The One's Review Of Life & Death (The Software Toolworks) for the Amiga 500 - Everygamegoing

Life & Death (The Software Toolworks) (Amiga 500)

By - Published In The One #12

 

Life And Death

Life And Death

Ever wondered what it feels like to stand over a pale, helpless anaesthetised body, with a mask over your face and a gleaming surgical scalpel in your hands? Well, thanks to an unforeseen vacancy at Toolworks General, you've won the opportunity to become a surgical resident in the Department of Abdominal Surgery.

There are no academic requirements. All you need to do is decide whether to enter at Novice, Intermediate or Advanced level and swot up on the relevant chapter of Anatomy and Surgical Technique: then you too can experience what it feels like to tremble at the thrill of the surgeon's knife, cheat death with the point of a syringe and hold life to ransom with nothing but a bag of blood and a pair of plastic gloves.

Yeeuch!

The idea of a game that actually lets you handle the surgeon's knie is just too attractive to resist - your imagination runs riot with images of brain surgery, cardiac arrests and complicated kidney transplants.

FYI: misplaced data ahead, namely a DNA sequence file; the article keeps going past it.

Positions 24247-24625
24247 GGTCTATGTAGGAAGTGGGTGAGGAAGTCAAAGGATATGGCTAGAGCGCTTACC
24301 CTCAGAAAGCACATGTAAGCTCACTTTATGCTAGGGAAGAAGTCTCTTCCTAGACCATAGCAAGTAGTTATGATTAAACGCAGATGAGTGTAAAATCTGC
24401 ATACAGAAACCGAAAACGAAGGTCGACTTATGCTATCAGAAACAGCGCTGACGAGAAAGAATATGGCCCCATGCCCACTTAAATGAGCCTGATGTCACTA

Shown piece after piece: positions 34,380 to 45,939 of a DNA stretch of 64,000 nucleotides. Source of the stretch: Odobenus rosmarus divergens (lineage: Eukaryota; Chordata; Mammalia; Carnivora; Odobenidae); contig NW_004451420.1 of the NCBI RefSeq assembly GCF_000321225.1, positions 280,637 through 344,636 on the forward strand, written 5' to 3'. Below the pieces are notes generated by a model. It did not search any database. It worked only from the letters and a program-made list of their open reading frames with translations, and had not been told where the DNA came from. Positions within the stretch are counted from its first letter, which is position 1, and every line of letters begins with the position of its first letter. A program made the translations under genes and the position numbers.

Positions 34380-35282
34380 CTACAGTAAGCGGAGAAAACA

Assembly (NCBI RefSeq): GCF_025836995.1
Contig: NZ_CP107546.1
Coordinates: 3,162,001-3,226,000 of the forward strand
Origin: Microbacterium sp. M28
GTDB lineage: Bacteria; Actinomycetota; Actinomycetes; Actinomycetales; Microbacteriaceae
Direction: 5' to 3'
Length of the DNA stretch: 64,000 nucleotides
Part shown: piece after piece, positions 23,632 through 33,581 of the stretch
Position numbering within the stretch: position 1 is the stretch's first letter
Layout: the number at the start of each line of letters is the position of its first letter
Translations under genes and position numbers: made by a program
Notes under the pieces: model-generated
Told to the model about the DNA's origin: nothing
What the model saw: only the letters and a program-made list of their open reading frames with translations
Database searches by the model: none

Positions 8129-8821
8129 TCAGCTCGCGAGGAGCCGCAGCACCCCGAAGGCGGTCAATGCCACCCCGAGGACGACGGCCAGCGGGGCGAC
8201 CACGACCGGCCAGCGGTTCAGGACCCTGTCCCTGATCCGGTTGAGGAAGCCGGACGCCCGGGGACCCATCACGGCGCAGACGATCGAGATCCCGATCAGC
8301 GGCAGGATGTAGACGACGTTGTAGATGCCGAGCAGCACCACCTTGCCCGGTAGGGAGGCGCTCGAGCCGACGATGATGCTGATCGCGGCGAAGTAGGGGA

That's why, despite its outstanding originality, Life And Death comes as a bit of a disappointment. You only get to wet your scalpel on one sort of operation - appendectomy - and there are only two or three non-surgical treatments which it's very easy to get the hang of.

That's not to say the surgery itself isn't absorbing. Making accurate incisions, watching the ECG and administering the right drugs takes plenty of practice and leaves lots of room for improving your technique.

What's ultimately lacking though, is variety. A bigger choice of operations would definitely improve long-term playability and reduce the sense of routine.

The graphics are limited to CGA and become slightly indistinguishable on the operating table - subject matter like this would definitely benefit from the additional colours of EGA, especially when accurate procedures like clamping and cutting in exactly the right spot are so important.

What little sound there is is helpful as an aural guide during cutting. For the curiosity value alone, this is one package you have just got to see - and if you value originality more than variety you may end up buying it too.

Scores
Graphics 60%
Playability 72%
Sound 52%
Value For Money 65%
Overall 70%